For Immediate Release: Tim Scheiderer (703) 683-5004 - Wednesday, October 6, 2004
Only CBS News Claims Edwards Won the Debate; CBS Reporter Says Cheney's Words "Did Not Take"
Mean" Dick Cheney
ABC's Peter Jennings scoffed at his own network's poll showing more voters believed Vice President Cheney won last night's debate, calling the poll a "who won thing" and warning viewers that ABC's pollsters may have over-sampled Republicans. Pundits on MSNBC and the Fox News Channel credited Cheney with the stronger showing, with only CBS presenting Democrat John Edwards as the outright winner:
Typical CBS. CBS's survey of "uncommitted" voters dwindled to just 178 people, most of whom came into the debate with an animus against the Vice President, reporter Anthony Mason admitted: "Going into tonight's debate, nearly 60 percent of the uncommitted voters we surveyed said they did not personally like him. When asked how they'd feel if Cheney became President, 24 percent said 'scared,' only two percent said 'excited.'" But CBS used these voters to claim a 42 to 29 percent victory for John Edwards.
Cheney Failed. CBS's Bob Schieffer, who will moderate next week's final presidential debate, argued that Cheney accomplished nothing. "The Vice President tonight had the unfortunate task of defending a war that does not appear to be going well," Schieffer insisted. "The arguments that Vice President Cheney was making tonight clearly did not take."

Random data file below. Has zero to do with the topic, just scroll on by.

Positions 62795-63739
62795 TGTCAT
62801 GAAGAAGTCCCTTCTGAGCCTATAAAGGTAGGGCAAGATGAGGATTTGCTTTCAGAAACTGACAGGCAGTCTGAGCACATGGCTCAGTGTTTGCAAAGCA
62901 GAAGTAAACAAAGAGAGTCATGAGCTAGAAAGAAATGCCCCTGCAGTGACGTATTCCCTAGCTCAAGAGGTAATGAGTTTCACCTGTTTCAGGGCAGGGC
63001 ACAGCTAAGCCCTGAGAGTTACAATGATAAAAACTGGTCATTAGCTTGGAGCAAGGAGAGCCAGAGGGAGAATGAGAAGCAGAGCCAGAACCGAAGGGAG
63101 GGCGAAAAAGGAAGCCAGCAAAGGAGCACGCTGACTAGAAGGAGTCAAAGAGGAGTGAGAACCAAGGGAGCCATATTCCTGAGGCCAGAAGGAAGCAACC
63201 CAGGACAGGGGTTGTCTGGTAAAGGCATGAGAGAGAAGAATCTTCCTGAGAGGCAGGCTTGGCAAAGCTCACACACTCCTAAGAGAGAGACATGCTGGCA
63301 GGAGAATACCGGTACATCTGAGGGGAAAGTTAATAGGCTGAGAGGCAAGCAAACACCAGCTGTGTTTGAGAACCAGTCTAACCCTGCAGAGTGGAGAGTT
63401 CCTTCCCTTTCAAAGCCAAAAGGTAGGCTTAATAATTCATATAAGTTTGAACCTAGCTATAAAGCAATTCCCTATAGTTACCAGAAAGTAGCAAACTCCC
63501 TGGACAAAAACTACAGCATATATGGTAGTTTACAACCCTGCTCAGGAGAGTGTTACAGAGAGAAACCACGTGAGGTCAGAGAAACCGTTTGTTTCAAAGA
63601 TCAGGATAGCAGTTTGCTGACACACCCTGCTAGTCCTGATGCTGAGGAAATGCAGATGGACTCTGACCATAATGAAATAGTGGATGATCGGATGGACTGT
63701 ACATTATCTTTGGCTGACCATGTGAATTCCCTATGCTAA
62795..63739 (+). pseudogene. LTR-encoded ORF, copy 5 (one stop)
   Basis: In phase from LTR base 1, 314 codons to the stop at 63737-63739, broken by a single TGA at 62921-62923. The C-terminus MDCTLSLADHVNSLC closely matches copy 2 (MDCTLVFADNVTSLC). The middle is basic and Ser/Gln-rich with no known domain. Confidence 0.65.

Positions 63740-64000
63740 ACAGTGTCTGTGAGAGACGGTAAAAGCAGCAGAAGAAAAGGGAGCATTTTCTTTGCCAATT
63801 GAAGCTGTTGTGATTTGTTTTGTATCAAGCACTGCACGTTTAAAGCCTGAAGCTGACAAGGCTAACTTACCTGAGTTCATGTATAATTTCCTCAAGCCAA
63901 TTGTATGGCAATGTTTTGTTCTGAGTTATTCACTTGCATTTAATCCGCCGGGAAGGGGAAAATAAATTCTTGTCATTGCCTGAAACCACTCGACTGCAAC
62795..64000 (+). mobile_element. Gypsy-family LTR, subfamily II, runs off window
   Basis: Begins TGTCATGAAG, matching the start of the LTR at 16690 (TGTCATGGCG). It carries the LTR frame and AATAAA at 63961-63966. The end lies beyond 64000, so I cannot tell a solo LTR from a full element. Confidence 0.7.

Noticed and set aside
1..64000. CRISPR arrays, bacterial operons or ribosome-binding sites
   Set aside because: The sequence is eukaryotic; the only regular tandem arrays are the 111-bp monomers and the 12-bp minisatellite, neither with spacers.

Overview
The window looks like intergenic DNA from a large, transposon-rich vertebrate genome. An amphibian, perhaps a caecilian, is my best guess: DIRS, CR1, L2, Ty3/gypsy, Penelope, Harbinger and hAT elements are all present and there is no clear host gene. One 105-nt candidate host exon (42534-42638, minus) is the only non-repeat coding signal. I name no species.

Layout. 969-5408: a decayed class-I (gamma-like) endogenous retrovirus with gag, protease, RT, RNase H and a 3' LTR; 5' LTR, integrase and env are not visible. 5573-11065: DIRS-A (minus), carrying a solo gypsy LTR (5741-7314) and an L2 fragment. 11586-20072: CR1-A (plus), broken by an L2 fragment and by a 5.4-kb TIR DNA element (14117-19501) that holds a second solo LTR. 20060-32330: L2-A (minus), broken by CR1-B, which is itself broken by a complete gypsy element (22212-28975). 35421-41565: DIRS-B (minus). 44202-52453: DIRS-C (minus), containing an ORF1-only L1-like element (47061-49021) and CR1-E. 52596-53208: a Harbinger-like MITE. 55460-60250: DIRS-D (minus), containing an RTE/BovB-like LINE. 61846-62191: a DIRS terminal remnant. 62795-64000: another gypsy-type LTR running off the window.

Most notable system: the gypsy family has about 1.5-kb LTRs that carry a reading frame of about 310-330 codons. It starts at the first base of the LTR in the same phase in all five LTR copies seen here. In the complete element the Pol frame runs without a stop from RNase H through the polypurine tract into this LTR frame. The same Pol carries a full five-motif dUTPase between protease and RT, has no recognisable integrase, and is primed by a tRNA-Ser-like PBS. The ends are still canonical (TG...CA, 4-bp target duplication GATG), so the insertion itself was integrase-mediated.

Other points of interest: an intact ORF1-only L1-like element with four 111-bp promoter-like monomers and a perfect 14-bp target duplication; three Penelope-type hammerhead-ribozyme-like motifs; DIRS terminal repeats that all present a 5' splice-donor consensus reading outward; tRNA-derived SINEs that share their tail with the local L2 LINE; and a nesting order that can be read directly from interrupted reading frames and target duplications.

Scolding the Tone. CBS's John Roberts insisted the debate "got downright nasty there for a little while." ABC News Political Director Mark Halperin, appearing on PBS's
Charlie Rose, called Cheney "gratuitously mean" when the Vice President chastised Edwards' weak Senate attendance record. But
Newsweek's Jon Meacham called Cheney "strong and serene," and MSNBC's Chris Matthews wondered if "the liberal press [will] admit that Cheney won?"
John, Meet Dick. ABC's George Stephanopoulos spent much of
Nightline trying to figure out if Cheney was right when he said he hadn't met Edwards before the debate, avoiding Cheney's larger point that Edwards was a Senate no-show: "We're told...they met at a national prayer breakfast a couple of years ago and they might also have met at the swearing in of Elizabeth Dole," Stephanopoulos told Cheney's daughter, Liz. He also raised the point with his former Clinton White House colleague Mike McCurry, now a Kerry media adviser.
Woodruff's Wonderland. CNN's Judy Woodruff looks to the media elite for objective analysis: "I've talked also to reporters, who, you know, one assumes they're coming at this from the center. In their opinion, this debate was close to a draw, and what they go on to say, though, is that if the Republicans, if Dick Cheney was hoping to put away John Edwards, by virtue of the Vice President's considerable experience, he didn't do that tonight."
Beware the Media Spin. On MSNBC's
Imus in the Morning, Newsweek's Evan Thomas thought Thursday's Bush-Kerry debate "was pretty much of a tie, but I was quickly informed I was wrong and that Kerry had won." Let's see how they spin the VP debate in the days ahead.
Brent Baker and Rich Noyes
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